Two good friends of mine have died climbing, both in the alps, one from an abseil accident one from exposure sheltering from an unpredicted storm. My partner and I have saved two lives in the mountains one where someone slipped and fell on a descent, the other where a belay failed on a lower retreat from a Mod. I've seen many accidents outdoors and assisted in quite a few, none from soloing. I've seen many near misses (including some rare ones involving solos). I've seen more roped accidents and near misses indoors where things should be as safe as climbing can be. At my main bouldeing wall, when the weather forces me indoors a lot, an ambulance seems to be called out monthly. Such incidents are often horrible but that's what consequencies of risk are in climbing. The appropriate response to risk, calm focus, is what keeps us safe. The Yosemite accident stas even shows this plays out on the bigger stage. Most accidents there were preventable and involving skilled leaders of 5.10a and above... common causes being bad decisions and lapses in concentration on 'easier' terrain.

Windgather IS a good solo crag and a recommendation isn't saying go there and be irresponsible. There have been several accidents there notably on Portfolio (including at least one fall solo that I'm aware of).

Mick Ward is right, climbing is a dangerous game and too many people are inadvertantly risk unaware (and my impression talking to climbers older than Mick that it was always so for some). Picking on the solo game as irresponsible is stupid as it's far from having the worst participation accident stats and regulars tend to be highly focussed and very aware. Bad practice is fairly uncommon so there is not much that can be done to reduce risk (maybe warn novices it is a highly honed skill... ie dont try this at home folks and find a way penalise the club macho prick soloing above his club novices). In contrast indoor climbing often makes me cringe... some belayers paying no attention, minimal buddy checks, boulderers blithely walking under others on the wall, minimal or incompetant spotting: bad practice is visible somewhere on almost every trip.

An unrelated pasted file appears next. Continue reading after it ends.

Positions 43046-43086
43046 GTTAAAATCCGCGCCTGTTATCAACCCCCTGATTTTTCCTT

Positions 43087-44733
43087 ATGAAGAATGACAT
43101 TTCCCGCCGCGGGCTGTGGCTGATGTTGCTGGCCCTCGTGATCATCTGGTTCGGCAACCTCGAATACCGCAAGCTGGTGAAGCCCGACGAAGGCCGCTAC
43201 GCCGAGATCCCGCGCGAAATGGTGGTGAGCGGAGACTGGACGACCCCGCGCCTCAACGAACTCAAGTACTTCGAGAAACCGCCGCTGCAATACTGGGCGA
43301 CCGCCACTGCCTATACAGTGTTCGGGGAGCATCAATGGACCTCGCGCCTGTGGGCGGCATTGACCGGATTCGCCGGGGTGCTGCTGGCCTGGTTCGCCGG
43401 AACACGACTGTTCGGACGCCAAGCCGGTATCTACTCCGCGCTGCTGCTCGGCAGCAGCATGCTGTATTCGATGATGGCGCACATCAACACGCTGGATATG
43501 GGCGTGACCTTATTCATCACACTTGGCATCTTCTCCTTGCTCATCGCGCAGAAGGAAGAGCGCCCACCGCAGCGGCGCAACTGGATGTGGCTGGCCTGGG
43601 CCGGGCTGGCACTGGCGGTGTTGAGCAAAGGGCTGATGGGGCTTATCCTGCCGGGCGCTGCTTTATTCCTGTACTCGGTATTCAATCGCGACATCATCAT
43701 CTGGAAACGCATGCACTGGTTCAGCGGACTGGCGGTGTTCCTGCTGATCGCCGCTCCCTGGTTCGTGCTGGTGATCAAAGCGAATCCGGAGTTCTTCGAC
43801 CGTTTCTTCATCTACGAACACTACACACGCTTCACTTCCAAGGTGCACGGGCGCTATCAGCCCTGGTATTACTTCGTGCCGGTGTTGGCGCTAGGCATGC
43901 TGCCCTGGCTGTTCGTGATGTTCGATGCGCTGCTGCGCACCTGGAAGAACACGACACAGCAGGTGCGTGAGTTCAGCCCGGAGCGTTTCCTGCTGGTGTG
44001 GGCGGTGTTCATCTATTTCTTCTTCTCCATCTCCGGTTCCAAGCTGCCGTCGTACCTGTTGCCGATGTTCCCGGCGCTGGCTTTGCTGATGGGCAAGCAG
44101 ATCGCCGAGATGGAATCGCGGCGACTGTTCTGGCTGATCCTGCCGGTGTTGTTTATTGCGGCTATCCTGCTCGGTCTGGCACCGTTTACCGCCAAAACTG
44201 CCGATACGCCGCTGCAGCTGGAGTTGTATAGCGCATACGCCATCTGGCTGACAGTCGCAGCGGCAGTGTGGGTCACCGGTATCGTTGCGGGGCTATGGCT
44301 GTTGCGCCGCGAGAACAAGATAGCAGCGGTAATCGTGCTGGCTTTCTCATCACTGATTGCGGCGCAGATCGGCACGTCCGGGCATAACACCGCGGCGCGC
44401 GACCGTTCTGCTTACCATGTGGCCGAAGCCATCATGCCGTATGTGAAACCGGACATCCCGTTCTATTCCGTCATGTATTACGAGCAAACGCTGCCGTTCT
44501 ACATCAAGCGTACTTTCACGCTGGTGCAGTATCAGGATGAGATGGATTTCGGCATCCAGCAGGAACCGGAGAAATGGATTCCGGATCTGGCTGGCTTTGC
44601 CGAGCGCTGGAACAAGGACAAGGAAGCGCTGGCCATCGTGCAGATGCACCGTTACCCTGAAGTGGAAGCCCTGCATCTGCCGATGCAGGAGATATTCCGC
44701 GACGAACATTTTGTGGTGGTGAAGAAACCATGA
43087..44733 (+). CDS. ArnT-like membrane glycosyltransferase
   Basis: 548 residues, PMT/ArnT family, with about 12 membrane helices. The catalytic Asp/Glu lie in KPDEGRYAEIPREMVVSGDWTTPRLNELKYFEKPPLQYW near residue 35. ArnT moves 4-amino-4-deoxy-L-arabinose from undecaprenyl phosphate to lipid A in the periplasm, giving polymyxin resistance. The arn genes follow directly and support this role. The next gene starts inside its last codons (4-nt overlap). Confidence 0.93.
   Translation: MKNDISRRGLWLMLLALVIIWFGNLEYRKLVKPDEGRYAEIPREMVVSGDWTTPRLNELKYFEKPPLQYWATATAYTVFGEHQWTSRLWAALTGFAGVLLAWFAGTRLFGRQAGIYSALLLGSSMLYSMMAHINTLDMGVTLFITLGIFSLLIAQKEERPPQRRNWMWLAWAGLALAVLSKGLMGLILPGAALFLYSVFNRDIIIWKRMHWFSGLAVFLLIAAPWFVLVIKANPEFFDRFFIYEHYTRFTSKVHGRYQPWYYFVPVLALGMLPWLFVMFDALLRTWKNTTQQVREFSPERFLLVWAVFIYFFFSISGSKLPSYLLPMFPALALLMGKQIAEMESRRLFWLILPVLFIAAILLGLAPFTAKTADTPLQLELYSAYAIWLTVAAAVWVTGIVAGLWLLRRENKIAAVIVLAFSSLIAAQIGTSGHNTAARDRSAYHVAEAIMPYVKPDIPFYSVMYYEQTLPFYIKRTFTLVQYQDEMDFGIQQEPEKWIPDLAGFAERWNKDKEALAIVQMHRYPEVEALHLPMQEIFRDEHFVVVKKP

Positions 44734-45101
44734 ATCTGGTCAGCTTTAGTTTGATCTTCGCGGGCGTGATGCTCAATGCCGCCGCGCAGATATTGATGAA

In reply to RussB:

> Tell that to the guy I had to help at Windgather who open fractured his lower leg, driving grit into the end of the bone! Put me off leading for a year (I'd be very cautious about recommending a soloing venue).

If your objection is to recommending soloing venues (rather than leading ones) why did you get put off leading by a soloing mishap?

 LeeWood 26 Mar 2017
In reply to UKC Articles:
> ... they'd be horrified of the stories I'd tell. Snapping a hold 50ft up, falling off and hospitalising myself; pure luck on one occasion, stopping certain death. Other times: where I've gone past the point of no return

Glamorising risk ? Job done!. Compelling attraction in these words. We (as climbers) are deeply attracted to such scenarios - cheating death, staring it in the face fearlessly and getting away with it. Depending on character type and humour we may all push ourselves to the test at one time or another. Enshrined in the Pink Floyd lyrics

I'm not frightened of dying, why should I be ...

When I read about horrific but heroic escapes I often think 'I would like to have survived such an ordeal' because as we all know - its more enriching than sitting in an armchair. From where did Touchng the Void get its popularity ?

So Id say - let folk do what they will - and present their exploits. Part of us wants it and reveres it. Good article!

PS. in any case, shouldn't we have the right to take our own lives if we really wish to ??
Post edited at 08:02
2
 bensilvestre 26 Mar 2017
In reply to john arran:

Yep, I guess that rule is very much based around what I feel comfortable with, and its more of a guideline than a hard rule, given that E grades dont really give an indication of difficulty whilst soloing. A well protected e2 solo might feel no different from a poorly protected e4
 myrddinmuse 26 Mar 2017
In reply to UKC Articles:
Really interesting article, though like many others there's a couple of things I'd disagree with.